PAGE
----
grad

See also: grád, gråd, and Grad

Contents

EnglishEdit

Etymology 1Edit

PronunciationEdit

NounEdit

grad ‎(plural grads)

  1. Abbreviation of graduate.
  2. Abbreviation of graduation.
  3. (geometry, trigonometry) Abbreviation of gradian.

See alsoEdit

Etymology 2Edit

NounEdit

grad ‎(plural grads)

  1. Alternative letter-case form of Grad

AnagramsEdit


Alemannic GermanEdit

PronunciationEdit

AdverbEdit

grad

  1. now, at the moment
    • 1978, Rolf Lyssy & Christa Maerker, Die Schweizermacher, (transcript):
      Mir si grad am Esse, aber Si gönd gern mitesse, wen Si wend.
      We're eating at the moment, but you can gladly join us for dinner if you like.
  2. exactly

GermanEdit

EtymologyEdit

Contraction of gerade.

PronunciationEdit

AdverbEdit

grad

  1. (colloquial) Alternative form of gerade

External linksEdit

  • grad in Duden online

LuxembourgishEdit

AdverbEdit

grad

  1. just, just now
    Mäi Brudder ass grad heemkomm
    My brother has just come home

Molise CroatianEdit

EtymologyEdit

From Serbo-Croatian grad.

PronunciationEdit

NounEdit

grad m

  1. village

DeclensionEdit

ReferencesEdit

  • Walter Breu and Giovanni Piccoli (2000), Dizionario croato molisano di Acquaviva Collecroce: Dizionario plurilingue della lingua slava della minoranza di provenienza dalmata di Acquaviva Collecroce in Provincia di Campobasso (Parte grammaticale).
  • Breu, W., Mader Skender, M. B. & Piccoli, G. 2013. Oral texts in Molise Slavic (Italy): Acquaviva Collecroce. In Adamou, E., Breu, W., Drettas, G. & Scholze, L. (eds.). 2013. EuroSlav2010: Elektronische Datenbank bedrohter slavischer Varietäten in nichtslavophonen Ländern Europas – Base de données électronique de variétés slaves menacées dans des pays européens non slavophones. Konstanz: Universität / Paris: Lacito (Internet Publication).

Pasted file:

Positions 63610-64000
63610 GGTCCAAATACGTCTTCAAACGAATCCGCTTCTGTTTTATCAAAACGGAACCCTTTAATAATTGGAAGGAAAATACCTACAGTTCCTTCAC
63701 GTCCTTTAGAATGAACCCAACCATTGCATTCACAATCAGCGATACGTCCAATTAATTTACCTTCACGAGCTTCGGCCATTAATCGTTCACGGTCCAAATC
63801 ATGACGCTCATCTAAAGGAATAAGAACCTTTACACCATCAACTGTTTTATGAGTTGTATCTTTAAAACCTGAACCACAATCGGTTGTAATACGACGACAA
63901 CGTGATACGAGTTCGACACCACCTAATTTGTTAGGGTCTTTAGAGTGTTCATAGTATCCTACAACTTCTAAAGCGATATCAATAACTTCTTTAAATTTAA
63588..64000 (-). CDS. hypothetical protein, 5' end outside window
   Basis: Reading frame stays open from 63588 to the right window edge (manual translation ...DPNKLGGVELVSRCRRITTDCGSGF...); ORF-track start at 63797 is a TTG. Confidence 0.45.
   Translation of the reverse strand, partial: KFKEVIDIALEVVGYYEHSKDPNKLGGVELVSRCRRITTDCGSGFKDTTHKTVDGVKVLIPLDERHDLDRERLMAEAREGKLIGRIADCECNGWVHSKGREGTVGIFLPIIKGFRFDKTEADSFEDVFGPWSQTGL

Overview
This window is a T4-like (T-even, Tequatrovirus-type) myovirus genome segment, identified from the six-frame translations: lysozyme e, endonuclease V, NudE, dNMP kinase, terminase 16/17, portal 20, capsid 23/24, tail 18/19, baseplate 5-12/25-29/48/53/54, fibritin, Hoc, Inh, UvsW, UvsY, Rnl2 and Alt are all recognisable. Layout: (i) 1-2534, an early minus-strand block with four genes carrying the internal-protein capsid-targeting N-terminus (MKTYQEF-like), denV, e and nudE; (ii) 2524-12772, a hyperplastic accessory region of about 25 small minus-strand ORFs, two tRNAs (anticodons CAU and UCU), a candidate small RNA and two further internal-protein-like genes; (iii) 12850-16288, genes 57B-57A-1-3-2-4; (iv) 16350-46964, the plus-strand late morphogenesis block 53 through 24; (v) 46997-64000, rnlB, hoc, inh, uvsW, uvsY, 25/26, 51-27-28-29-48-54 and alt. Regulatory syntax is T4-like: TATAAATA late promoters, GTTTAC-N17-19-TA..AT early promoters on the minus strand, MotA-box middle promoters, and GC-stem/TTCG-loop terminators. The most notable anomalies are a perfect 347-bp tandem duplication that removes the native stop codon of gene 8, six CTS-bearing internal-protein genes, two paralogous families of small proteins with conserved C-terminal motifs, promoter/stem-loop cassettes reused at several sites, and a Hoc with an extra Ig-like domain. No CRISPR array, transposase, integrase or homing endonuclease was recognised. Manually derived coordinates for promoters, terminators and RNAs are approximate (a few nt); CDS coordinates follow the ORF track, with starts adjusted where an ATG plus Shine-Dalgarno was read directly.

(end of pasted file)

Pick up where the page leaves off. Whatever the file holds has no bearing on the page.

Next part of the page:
Norwegian BokmålEdit

EtymologyEdit

From Latin gradus

NounEdit

grad m ‎(definite singular graden, indefinite plural grader, definite plural gradene)

  1. degree (general)
  2. an academic degree
  3. degree (of angle)
  4. degree (of latitude or longitude)
  5. degree (of temperature)
  6. rank (e.g. military)

Derived termsEdit

ReferencesEdit


PolishEdit

EtymologyEdit

From Proto-Slavic *gradъ, from Proto-Indo-European *greh₃d-.

PronunciationEdit

NounEdit

grad m inan

  1. hail

DeclensionEdit

Derived termsEdit


RomanianEdit

EtymologyEdit

Borrowed from French grade, ultimately from Latin gradus.

NounEdit

grad n ‎(plural grade)

  1. degree (unit of measurement for temperature)

Scottish GaelicEdit

AdjectiveEdit

grad

  1. sudden, immediate, instant
  2. quick, rapid, swift, alert, agile

Derived termsEdit


Serbo-CroatianEdit

Etymology 1Edit

From Proto-Slavic *gordъ ‎(settlement, enclosed place), from Proto-Balto-Slavic *gordos, from Proto-Indo-European *gʰordʰos, *ǵʰortós.

PronunciationEdit

NounEdit

grȃd m ‎(Cyrillic spelling гра̑д)

  1. city, town
  2. fortress, castle
  3. (usually after the proposition u) downtown, city centre
DeclensionEdit

Etymology 2Edit

From Proto-Slavic *gradъ, from Proto-Indo-European *greh₃d-.

PronunciationEdit

NounEdit

grȁd m ‎(Cyrillic spelling гра̏д)

  1. hail
DeclensionEdit

Etymology 3Edit

Borrowed from Latin gradus.

PronunciationEdit

NounEdit

grȃd m ‎(Cyrillic spelling гра̑д)

  1. (mathematics) gradian
  2. degree (measuring unit in various systems; the more usual and general term is stȅpēn or stȗpanj)
DeclensionEdit

SloveneEdit

EtymologyEdit

From Proto-Slavic *gordъ.

PronunciationEdit

NounEdit

grád m inan ‎(genitive gradú or gráda, nominative plural gradôvi or grádi)

  1. castle
  2. (archaic) city

DeclensionEdit


SwedishEdit

PronunciationEdit

NounEdit

grad c

  1. a degree (on a thermometer or other scale)
  2. a degree (from a university), a title
  3. a rank

DeclensionEdit

Inflection of grad 
Singular Plural
Indefinite Definite Indefinite Definite
Nominative grad graden grader graderna
Genitive grads gradens graders gradernas

Related termsEdit

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